coffee. These agents inhibit iron absorption. legumes). nuts. also decrease absorption. D. C.allows 5-10% of dietary iron through) ORAL iron mucosal ferritin transfer of iron to preparations synthesis plasma ferritin Fe+2 enterocytes F tf Malfunction: heamachromatosis . Tannates in tea. This can result in preterm birth. “Mucosal block” (mucosal intelligence-only . dietary: A. B. Low meat intake (heme Fe . Phytates (form 2% of cereals. ascorbic acid (Vit C) promotes nonheme Fe absorption by reducing Fe3+ to Fe2+ (particularly with gastric acid). 56% of women in developing countries have serum ferritin <8ug/l and hemoglobin levels < 110 g/l. Lack of ascorbic acid in diet. impaired mental and motor development among children.myoglobin or hemoglobin). vegetables. veg.Causes of iron deficiency. Phytic acid in soybeans. Polyphenols in tea.

reflects tissue iron needs (not ↓ in infection or inflammation) .↑↑ protoporphyrin levels in RBC .↑ transferrin receptor .↓↓ serum ferritin (decreased storage).Diagnosis of iron deficiency: Commonly used diagnostic criteria: . often seen in infection or chronic inflammation (high specificity) .↑ elevated serum transferrin (low saturation) .↓ hemoglobin level .↓ serum iron (normal 105 ug/dl) ( low specificity) .

Diagnosis of iron deficiency: Can be difficult to distinguish dietary iron deficiency from anemia ! However the following can be informative: Ferritin: low with pure iron deficiency but increased with acute phase response Iron: low in both conditions Transferrin: high in pure iron deficiency but decreased with acute phase response .

0. daily allowance) Fe fortified formula: *Not for breast fed babies <6 months . 25% riboflavin. Supplementation can be harmful to individuals with hereditary hemochromatosis or hemosiderosis.45mg thiamine (Vit B1). dietary: Fe fortification of wheat flour: Canadian wheat flour is enriched with 3mg Fe.8 NE niacin per 100g (supplies 37% Fe. ↑ risk of cancer /ischemic heart disease in those with modestly increase plasma iron levels.rec.Iron supplementation. and green leafy vegetables (1-5%. 36% niacin . .clinical trials have failed to demonstrate improved clinical outcomes for the mother or newborn.may cause hemolysis in Vit E deficient premature infants Fe from foodstuffs: Red meats (10%). fish (not milk) * Iron supplementation not recommended for non-anemic pregnant women . 0-2mg riboflavin (Vit B2) and 5. note phytate and polypheynol content however). 48% thiamine.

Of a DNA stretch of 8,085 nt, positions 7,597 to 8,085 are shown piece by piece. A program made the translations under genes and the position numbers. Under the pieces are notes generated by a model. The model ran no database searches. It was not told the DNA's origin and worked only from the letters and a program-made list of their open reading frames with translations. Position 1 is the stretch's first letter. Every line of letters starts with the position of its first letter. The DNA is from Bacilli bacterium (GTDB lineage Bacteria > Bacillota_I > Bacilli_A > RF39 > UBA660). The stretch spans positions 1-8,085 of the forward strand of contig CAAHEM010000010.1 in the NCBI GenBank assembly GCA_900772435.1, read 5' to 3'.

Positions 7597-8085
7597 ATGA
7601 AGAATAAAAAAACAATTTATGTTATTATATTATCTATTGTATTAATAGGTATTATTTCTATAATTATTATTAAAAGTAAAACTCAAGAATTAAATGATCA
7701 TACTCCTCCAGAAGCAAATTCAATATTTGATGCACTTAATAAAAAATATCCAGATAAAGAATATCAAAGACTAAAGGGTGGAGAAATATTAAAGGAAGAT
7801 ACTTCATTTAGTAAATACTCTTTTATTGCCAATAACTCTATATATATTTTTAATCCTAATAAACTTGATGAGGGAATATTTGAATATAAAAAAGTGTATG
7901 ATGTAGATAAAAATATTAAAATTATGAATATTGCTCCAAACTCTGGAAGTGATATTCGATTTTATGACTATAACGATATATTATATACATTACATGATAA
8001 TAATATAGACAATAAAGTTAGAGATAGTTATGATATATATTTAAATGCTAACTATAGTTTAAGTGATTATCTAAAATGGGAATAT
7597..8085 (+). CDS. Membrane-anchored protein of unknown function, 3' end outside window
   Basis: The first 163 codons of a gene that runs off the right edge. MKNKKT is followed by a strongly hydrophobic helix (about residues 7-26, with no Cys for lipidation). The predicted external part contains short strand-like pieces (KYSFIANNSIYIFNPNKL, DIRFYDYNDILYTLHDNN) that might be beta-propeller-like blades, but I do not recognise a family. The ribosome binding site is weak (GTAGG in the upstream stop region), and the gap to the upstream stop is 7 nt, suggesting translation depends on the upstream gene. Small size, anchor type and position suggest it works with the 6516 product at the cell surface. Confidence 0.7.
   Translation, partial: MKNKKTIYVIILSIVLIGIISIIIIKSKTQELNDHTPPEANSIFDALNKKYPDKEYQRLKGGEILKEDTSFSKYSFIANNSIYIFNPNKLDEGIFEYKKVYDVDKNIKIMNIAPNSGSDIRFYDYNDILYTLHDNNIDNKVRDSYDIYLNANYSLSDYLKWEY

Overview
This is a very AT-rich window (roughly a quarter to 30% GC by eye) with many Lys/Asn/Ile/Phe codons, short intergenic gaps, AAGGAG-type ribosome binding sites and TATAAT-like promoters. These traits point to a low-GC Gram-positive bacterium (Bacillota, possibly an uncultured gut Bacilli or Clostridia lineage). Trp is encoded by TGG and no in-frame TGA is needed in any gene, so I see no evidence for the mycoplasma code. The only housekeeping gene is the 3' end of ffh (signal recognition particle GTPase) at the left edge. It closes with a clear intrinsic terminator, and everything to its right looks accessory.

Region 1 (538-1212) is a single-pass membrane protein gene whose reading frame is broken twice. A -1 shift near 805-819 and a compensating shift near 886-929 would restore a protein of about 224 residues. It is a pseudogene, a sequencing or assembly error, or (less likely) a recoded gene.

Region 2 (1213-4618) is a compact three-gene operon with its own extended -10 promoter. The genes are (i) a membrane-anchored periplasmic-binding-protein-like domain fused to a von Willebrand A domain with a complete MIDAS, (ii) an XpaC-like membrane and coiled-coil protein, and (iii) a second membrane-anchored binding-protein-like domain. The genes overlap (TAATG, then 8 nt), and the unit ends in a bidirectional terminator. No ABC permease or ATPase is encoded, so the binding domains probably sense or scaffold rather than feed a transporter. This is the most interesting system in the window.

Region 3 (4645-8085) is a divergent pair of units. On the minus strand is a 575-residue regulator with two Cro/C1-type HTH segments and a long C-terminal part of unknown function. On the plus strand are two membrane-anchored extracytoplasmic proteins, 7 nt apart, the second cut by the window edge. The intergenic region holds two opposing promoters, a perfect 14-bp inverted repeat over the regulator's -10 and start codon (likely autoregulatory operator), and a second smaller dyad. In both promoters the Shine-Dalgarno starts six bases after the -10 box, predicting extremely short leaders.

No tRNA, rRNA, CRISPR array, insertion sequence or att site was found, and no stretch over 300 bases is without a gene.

whey proteins in milk or cheese can complex to non-heme iron. Iron dextran (polymatose) NEW Iron dextran – OLDER. abscess formation) . develop side effects. intravenous or deep intramuscular (withdrawn due to high incidence of anaphylaxis) Iron sorbitol . peptic ulcers etc. Note however the potential danger of anaphylaxis (identify patients before treatment) and iron overload. myalgia. Parenteral iron preparations: Used for patients who do not absorb oral preparations. as in inflammatory bowel disease.Iron supplementation: Lactoferrin. increasing iron uptake. Vitamin C also enhance Fe uptake. or are otherwise non-compliant.OLDER intramuscular only (pain.

thereby reducing availability. 200-300mg elemental iron/day given for several weeks. UNIFEC tablets (200mg FeSO4 + 0. ETIDRONATE.25mg folic acid) are given daily to women in 2/3 trimester. . oral drugs: For iron deficient individuals. LEVODOPA.Iron supplementation. Equivalent effective doses: Ferrous sulfate 20 mg (standard) Ferrous gluconate 12 mg Ferrous succinate 35 mg Ferrous fumarate 32 mg Adverse effects Nausea Upper abdominal pain Constipation/diarrhea (take after meal) However.LEVOTHYROXINE. QUINOLINE. These include: TETRACYCLIINE. PENICILLAMINE. iron from these sources can complex with a number of drugs. For pregnant women. METHYLDOPA. Elemental iron amounts are shown in equivalents/100mg iron salt.